Continuing our series of After Effects tips, including the itty bitty tilde key and other essential shortcuts for manipulating panels, layers and markers:
Expand panel to fill screen
In the old days (After Effects 6.5 and earlier), you could easily make any panel fill the entire screen. This was particularly useful for the Project and Timeline panels, where you often needed to see a lot of data at once. More recent versions of After Effects have an integrated workspace, where making one panel larger scrunches up all the adjacent panels. When you’re done, you then have to resize that panel to return to your previous layout.
Here’s a better way: To make any panel fill the screen, just move your cursor over it, then press the ~ (tilde) key. Press ~ again to return instantly to your previous layout. Don’t forget to add your own sound effects (like “oooh…” then “aaah…”). [Updated: You don’t need to make panel active first.]
Here we show toggling the Project panel to full screen (below) by pressing the ~ (tilde) key. Repeat to return to the original layout.
Float that Panel
For some panels, such as the Render Queue, you may prefer to float the panel instead of making it full screen: That way you can move it around independently of the other panels, as well as see other panels in the background. To float a panel, right+click (Control+click on Mac) on its tab and chose Undock Panel from the popup menu. If you find an arrangement you particularly like, don’t forget to save it as a new Workspace (go to Workspace popup menu and select New Workspace).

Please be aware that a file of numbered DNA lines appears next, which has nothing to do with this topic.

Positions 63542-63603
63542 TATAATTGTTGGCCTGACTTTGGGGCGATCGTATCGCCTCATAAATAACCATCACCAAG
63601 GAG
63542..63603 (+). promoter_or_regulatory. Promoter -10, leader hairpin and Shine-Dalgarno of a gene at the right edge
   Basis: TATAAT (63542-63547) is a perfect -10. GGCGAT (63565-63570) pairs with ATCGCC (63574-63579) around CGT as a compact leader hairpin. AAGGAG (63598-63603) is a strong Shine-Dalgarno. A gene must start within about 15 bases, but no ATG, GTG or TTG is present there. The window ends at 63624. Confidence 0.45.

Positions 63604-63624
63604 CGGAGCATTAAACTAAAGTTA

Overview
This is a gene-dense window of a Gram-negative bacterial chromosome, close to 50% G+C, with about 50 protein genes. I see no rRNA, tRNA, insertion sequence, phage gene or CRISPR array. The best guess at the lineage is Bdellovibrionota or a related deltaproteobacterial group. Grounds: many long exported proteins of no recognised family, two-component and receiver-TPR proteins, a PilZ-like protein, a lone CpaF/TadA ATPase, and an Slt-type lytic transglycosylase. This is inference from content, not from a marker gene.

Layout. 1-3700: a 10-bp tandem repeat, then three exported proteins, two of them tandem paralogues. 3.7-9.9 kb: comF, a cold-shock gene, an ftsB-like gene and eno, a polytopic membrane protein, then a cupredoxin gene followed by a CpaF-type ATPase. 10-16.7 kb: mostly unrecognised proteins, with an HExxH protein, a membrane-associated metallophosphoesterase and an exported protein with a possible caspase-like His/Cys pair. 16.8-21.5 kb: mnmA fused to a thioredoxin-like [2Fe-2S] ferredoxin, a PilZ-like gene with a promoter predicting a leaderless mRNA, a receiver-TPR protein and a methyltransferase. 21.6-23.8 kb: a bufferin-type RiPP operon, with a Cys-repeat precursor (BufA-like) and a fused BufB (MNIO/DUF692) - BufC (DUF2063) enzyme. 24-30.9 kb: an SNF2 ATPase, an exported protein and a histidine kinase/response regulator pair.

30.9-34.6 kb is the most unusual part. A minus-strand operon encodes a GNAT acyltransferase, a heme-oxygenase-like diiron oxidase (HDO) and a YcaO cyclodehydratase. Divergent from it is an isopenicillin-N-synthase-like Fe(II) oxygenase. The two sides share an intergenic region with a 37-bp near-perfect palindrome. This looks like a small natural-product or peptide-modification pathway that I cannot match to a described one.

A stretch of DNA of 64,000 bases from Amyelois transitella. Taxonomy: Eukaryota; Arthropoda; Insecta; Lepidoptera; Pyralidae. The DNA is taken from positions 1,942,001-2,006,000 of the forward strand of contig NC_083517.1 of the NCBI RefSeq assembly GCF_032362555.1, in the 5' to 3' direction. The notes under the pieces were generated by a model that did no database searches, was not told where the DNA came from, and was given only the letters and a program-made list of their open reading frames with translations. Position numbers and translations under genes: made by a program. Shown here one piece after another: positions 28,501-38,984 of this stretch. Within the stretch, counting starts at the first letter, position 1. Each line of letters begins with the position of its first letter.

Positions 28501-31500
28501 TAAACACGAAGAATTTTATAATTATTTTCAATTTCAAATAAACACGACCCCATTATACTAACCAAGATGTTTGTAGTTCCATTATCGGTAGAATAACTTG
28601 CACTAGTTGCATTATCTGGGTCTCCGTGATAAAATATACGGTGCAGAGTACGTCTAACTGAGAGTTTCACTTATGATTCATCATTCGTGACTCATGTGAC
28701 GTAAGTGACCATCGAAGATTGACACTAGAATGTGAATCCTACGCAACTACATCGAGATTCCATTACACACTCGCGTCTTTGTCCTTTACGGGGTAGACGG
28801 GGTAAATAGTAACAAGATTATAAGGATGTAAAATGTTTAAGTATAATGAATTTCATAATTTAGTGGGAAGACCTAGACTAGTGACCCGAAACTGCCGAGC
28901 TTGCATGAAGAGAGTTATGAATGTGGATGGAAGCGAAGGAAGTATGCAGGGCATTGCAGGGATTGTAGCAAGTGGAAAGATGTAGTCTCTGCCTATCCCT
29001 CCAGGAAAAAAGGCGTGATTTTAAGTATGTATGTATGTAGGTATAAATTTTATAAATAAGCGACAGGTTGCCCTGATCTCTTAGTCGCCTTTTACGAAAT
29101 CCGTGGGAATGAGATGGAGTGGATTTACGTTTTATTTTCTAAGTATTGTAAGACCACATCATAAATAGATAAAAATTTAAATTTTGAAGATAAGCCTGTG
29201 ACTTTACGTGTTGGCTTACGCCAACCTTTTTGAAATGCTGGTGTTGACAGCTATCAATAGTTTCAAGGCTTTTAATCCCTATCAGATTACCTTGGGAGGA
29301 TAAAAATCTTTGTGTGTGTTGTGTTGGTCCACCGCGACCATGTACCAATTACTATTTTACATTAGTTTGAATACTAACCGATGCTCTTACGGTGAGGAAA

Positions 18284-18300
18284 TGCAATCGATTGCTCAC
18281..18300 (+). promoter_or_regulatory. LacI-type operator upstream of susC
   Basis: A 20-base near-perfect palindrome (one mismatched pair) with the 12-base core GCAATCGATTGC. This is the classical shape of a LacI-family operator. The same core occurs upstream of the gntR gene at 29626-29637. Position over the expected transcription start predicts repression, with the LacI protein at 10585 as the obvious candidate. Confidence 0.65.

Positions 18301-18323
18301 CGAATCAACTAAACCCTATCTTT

To make the Render Queue panel float on top of all others, right+click and select Undock Panel (above). When you close and reopen it, it will continue to float above the main application. To redock it, drag its tab to the center of any other panel you want it to join. If you make a big mess, you can always select Workspace > Reset “Workspace Name”!
Replace Layer Source
Ever animate a layer and now you want to swap the layer’s source while retaining all the effects and keyframes? To do this, select the layer you want to change in the Timeline, return to the Project panel and select the new source, press the Option key on Mac (Alt key on Windows), and drag the replacement source to the Comp or Timeline panel. The layer will twirl up in the Timeline panel, but all the effects and keyframes from the original layer will be applied to the new source.
The keyboard shortcut is to select the replacement layer in the Project panel and press Command+Option+/ on Mac (Control+Alt+/ on Windows).